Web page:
Case Study Analysis Paper

Hoosier Burger Case Analysis Michelle Lannon INF340 Business Systems Analysis Dr. Arman Kanooni November 1, 2010 Hoosier Burger Case Analysis In the journey of Business Systems Analysis, we have been examining the case of Hoosier Burger, which is proudly owned by Bob and Thelma Mellankamp. They contact our consulting firm initially due to some drastically needed changes. They purchased the business in college, were running it on a “pen and paper” system, and have since grown and this system is not working for them anymore.

Our job is to put together a fully functioning information system that will allow them to keep track of orders, employees, inventory, growth, accounting and every aspect of their business that they need. We travel through 5 weeks of planning with them and the following are the findings and recommendations we have presented.

We Will Write a Custom Case Study Specifically
For You For Only $13.90/page!

order now

This course is based upon systems design and analysis. One part of systems design is systems development life cycle or SDLC for short. “SDLC is central to the development of an efficient information system” (Valacich & Hoffer, 2009, p. 3).

SDLC has four different stages in its planning and development.

The four key parts are planning and selection, analysis, design and implementation (Valacich & Hoffer, 2009, p. 3). The steps can of course vary according to the goals of each organization. This would apply to the case of Hoosier Burger. Bob Mellankamp as noted is at this point, keeping track of everything by paper.

. He does purchasing, receiving, bookkeeping, stock, inventory, and tallies the receipts at the end of the evening. He is now noticing several errors, especially in relation to inventory control, customer ordering and management reporting systems Valacich & Hoffer, 2009, p. 28). He has now decided he would like to have electronic access to these things as well as forecasting information, inventory usage, and basic sales information (Valacich & Hoffer, 2009, p. 28).

At this point the phases of the SDLC or is systems development life cycle, would be applied. There are four phases to this lifecycle which include systems planning, systems analysis, systems design and systems implementation and operation. Each of the four phases would include another piece to the puzzle of the information system to be built.

During the planning phase it is suggested to Bob that he would want some kind of point of sale system to capture all necessary data. This would replace his handwritten receipts and inventory logs. In the second phase, which is analysis; it is recommended that Bob and Thelma obtain a general ledger system, shipping and order entry, payroll, and a POS system for sales.

The second subphase would be the structure and correlation of how all of these systems would fit together. Then it is all generated into an output on which the system is built.

In the third phase- design, all of the recommendations are put into an actual logical and physical system specification. Finally in phase four it becomes an actual system for the business. These changes were implemented and Bob and Thelma’s business boomed. This then created an inventory and supply problem.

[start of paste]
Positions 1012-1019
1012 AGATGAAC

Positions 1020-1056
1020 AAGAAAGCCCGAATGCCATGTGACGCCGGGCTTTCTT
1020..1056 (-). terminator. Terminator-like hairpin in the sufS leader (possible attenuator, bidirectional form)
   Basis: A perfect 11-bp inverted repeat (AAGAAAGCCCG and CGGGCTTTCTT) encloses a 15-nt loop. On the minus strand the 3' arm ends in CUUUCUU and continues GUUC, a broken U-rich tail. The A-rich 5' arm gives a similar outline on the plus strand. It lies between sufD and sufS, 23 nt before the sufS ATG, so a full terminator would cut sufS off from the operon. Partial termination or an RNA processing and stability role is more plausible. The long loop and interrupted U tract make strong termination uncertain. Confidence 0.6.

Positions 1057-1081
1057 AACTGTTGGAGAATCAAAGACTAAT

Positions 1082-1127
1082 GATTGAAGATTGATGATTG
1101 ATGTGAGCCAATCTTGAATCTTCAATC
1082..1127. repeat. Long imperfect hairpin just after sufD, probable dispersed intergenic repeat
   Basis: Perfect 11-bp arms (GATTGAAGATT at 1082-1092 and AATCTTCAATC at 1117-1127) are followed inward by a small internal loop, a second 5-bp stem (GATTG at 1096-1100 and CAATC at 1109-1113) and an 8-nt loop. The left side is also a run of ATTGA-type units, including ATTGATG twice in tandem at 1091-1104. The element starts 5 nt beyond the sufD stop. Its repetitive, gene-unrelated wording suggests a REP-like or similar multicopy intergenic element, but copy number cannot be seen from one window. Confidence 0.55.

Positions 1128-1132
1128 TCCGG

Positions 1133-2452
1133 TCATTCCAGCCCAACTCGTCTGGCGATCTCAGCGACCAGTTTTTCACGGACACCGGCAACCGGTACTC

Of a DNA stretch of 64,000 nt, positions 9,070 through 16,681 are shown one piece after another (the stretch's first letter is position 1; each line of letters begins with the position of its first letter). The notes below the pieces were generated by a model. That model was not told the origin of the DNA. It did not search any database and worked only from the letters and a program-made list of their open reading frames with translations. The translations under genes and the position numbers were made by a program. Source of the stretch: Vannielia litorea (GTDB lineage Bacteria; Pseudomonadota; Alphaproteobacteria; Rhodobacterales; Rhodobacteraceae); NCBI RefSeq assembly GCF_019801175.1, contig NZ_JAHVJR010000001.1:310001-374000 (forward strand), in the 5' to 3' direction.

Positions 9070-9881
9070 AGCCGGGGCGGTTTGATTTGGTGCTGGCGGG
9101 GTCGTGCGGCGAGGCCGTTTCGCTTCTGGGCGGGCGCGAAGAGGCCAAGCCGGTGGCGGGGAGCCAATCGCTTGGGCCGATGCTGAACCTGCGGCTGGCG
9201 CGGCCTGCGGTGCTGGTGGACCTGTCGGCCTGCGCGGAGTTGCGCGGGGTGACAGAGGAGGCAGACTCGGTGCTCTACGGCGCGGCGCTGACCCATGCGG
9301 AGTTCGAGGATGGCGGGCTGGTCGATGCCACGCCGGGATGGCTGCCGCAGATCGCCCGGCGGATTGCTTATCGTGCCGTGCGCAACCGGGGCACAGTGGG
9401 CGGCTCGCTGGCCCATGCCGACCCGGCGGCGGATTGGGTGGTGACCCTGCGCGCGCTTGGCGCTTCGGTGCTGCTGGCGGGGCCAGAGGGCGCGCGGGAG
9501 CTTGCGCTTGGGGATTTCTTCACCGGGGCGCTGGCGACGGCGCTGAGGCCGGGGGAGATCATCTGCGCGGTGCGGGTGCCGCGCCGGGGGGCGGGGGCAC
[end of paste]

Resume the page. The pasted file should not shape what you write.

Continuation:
Stock is often out, sometimes enough is not ordered, and customers are suffering enormous wait times. The owner/managers have decided that a new information system is definitely needed and have expressed this to the development team that has been meeting. Project identification and selection consists of three primary activities: identifying potential developmental projects, classifying and ranking projects, and selecting projects for development” (Valacich & Hoffer, 2009 p. 94). In this situation, the project was identified and selected by the owner/managers and the development team.

This project is definitely identified towards particular business needs; inventory management, marketing, customer service and food preparation (Valacich & Hoffer, 2009 p. 128). The focus of this particular project is organizational.

The top management- Bob and Thelma- have identified that their weakest points are inventory, customer service, marketing, food prep, etc- all areas that require organization. We identify the projects scope, which would be getting the proper information systems in place to handle POS sales, inventory, customer tracking, marketing and employees. There should also be something in place for the food prep department, like a ticketing system that would let them know which orders are up next, what has been ordered ahead, etc.

The inventory system should be simple enough for everyone to use, flexible enough to move from system to system, yet complex enough to track what has been ordered what is needed, what costs are and all functions needed by management. We must also follow the six feasibility factors when developing this plan, which are economic, operational, technical, schedule ,legal and contractual, political (Valacich & Hoffer, 2009 p. 101). Hoosier Burger will do fine as they meet each and every one of the feasibility factors with flying colors. At this point we are ready to move on in the development of the project, which is the research phase.

We decide to conduct formal interviews with both the staff and the customers.